Possible legal issues surrounding the ‘Demonetization’ move

This article has been written by Miracline Paul SusiMiracline Paul Susi.T is a 4th-year law student at School of Law, SASTRA University.

8th of November 2016 marked a groundbreaking change in India’s economy. Prime Minister Narendra Modi announced that 500- and 1,000- rupee notes were no longer legal tender. People were given 50 days to deposit them in bank accounts or to exchange them for new notes at banks. The Prime Minister asserted that removal of black money was sole aim behind this revolutionary process. While the economic consequences of demonetization have been extensively debated, the legal validity needs a detailed deliberation.

The first legal issue revolves around the Reserve Bank of India Act, 1934. The RBI Act gives the RBI the sole authority to operate the country’s currency and credit system. It gives the RBI the exclusive right to issue banknotes[1] and gives power to the central government and the RBI to decide on the non-issuance of banknotes[2]. The November 8 circular issued by the Finance Ministry demonetizing 500- and 1000- rupee notes was based on Section 26 sub-section (2) of the Reserve Bank of India Act, 1934. The section says that “on recommendation of the central board of the RBI, the central government may, by notification in the Gazette of India, declare that with effect from a date specified in the notification, any series of bank notes of any denomination shall cease to be legal tender.” The power of demonetization arrived at by this section constitutes an “essential law making function” which cannot be delegated to be fixed by the central government on its own determination. Only if the government is able to demonstrate that this was done based on a recommendation made by the RBI’s central board of directors it is legally valid, otherwise it would amount to gross “delegation of power”.

Secondly, the demonetization is not very new; it has taken place twice before, in 1946 and 1978, with the same goal of addressing unaccounted money. Unlike 2016 demonetization, both in 1946, and in 1978, the demonetization was authorized by an ordinance. In so far as Article 300A of the Indian Constitution is concerned, the state may deprive an individual of property only pursuant to the authority of law, that is, by an Ordinance or an Act of Parliament. The government’s failure to issue an Ordinance to extinguish its debt to the people thereby depriving them of their property impermissibly violates Article 300A.

“Public debts” are property and “the extinguishment of such a debt owing from the state amounts to compulsory acquisition of that debt”[3]. In Jayantilal Ratanchand v. RBI[4], in the context of the 1978 demonetization, the Supreme Court held that insofar as the demonetization wiped out the RBI’s debt to the bearer of notes declared illegal, it constituted compulsory acquisition of property. It is settled law that, state acquisition of private property is allowed provided the requirements of ‘public purpose’ and ‘compensation’ are satisfied. In arguendo, the demonetization had been sanctioned by an Ordinance, the validity is assured only after the investigation of the court, if it met a public purpose and whether those who were deprived of their property were reasonably compensated.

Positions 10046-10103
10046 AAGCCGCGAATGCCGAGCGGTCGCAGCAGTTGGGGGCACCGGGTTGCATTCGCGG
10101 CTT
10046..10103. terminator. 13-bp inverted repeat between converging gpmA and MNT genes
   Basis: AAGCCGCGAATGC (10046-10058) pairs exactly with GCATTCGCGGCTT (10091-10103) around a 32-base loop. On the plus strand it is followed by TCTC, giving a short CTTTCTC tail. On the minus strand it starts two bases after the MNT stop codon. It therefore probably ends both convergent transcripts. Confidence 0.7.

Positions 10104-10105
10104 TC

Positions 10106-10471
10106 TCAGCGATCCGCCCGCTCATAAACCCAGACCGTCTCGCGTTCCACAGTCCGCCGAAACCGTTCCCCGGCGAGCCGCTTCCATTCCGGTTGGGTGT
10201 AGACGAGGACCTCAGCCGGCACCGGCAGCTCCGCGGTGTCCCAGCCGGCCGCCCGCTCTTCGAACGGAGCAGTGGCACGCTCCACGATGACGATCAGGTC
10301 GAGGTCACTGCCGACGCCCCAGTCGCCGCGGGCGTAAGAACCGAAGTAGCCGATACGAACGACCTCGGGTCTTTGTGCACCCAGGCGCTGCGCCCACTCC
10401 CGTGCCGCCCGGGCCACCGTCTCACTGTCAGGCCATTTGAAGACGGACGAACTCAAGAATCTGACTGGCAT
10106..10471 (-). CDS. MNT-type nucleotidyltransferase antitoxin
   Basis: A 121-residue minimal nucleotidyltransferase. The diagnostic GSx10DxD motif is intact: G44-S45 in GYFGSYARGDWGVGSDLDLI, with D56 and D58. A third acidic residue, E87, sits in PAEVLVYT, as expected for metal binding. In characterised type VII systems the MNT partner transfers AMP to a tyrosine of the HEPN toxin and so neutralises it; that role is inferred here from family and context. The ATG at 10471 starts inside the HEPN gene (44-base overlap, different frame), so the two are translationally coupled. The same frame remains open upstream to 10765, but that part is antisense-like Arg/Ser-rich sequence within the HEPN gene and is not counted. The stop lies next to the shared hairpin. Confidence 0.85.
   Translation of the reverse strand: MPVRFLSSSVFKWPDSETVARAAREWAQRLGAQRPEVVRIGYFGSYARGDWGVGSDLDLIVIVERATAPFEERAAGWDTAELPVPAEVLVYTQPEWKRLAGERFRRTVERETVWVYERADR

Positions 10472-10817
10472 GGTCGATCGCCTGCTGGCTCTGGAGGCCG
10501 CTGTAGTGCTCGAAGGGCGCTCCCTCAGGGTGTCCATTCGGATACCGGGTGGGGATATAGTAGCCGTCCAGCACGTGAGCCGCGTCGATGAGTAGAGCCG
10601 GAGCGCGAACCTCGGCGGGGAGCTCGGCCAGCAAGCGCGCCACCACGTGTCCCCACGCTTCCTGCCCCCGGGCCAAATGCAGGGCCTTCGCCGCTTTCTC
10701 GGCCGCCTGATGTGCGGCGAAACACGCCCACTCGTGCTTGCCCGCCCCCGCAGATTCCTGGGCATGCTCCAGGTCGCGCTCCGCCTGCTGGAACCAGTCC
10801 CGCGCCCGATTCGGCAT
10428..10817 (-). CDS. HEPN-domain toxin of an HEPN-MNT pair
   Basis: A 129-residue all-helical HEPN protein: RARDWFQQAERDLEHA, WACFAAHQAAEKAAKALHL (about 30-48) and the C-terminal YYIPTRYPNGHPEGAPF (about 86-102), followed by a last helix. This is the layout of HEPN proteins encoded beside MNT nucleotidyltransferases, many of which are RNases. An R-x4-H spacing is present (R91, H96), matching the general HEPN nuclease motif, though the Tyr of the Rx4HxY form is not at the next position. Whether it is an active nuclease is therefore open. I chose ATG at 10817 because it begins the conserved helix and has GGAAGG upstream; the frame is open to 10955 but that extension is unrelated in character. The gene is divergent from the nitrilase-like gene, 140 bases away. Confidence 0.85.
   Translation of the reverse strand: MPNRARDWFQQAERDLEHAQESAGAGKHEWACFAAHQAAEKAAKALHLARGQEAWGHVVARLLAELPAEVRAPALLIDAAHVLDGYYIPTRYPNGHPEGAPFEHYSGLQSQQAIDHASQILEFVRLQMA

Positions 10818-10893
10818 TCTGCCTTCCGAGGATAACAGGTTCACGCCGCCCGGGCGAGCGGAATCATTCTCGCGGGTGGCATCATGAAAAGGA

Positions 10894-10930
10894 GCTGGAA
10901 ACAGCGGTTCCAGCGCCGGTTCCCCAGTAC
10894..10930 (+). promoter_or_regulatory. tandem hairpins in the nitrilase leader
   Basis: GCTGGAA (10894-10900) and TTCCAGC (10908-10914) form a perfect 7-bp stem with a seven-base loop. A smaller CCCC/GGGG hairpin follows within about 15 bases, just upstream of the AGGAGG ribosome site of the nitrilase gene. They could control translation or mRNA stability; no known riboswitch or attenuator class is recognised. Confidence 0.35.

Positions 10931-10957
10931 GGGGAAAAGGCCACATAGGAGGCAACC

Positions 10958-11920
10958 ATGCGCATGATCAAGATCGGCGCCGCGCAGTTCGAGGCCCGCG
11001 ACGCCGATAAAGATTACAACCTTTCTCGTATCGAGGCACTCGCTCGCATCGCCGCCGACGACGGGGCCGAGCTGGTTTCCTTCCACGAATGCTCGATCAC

Thirdly the demonetization violates the fundamental right “to practice any profession or to carry on any occupation, trade or business[5]”, because of the hastiness and the resultant consequences. It cannot be claimed even by the government that only those with black money, fake currency notes or intent to aid terrorism are bound to suffer because of the notification. The government, of course, would rely on article 19(6), which says that nothing in Article 19(1)(g) shall affect the operation of any existing law in so far as it prevents the state from making any law imposing, in the interests of the general public, reasonable restrictions on the exercise of the rights conferred by the sub-clause. But the exception of article 19(6) is not available to the central government as the notification is beyond “police powers”.  The grounds cited cannot justify the adoption of extreme measures like invalidating 86% of printed currency in circulation overnight[6].

Fourthly, the demonetization also discriminates between holders and non-holders of bank accounts thus violating Art.14 of the constitution. Prior to the issuance of this overnight notification, the government failed to ensure that 100% of the population had bank accounts. Though the government may argue that such a classification is necessary to achieve their objectives, such the classification may be set about as arbitrary and violative of the right to equality under Article 14.

Lastly, it can be argued that issuing Rs 2000 currency notes clearly shows that it has no rational nexus with the object sought to be achieved by the demonetization.


[1] Section 22 of the Reserve Bank of India Act, 1934.

[2] Section 24(2)) of the Reserve Bank of India Act, 1934.

[3] Madan Mohan Pathak vs Union Of India & Ors 1978 AIR 803, 1978 SCR (3) 334.

[4] JT 1996 (7), 681 1996 SCALE (5)741.

[5] Article 19(1)(g) of Constitution of India.

[6] Five Reasons Why the Recent Demonetization May Be Legally Unsound,  20/11/2016 available at http://thewire.in/81325/demonetisation-legally-unsound/.



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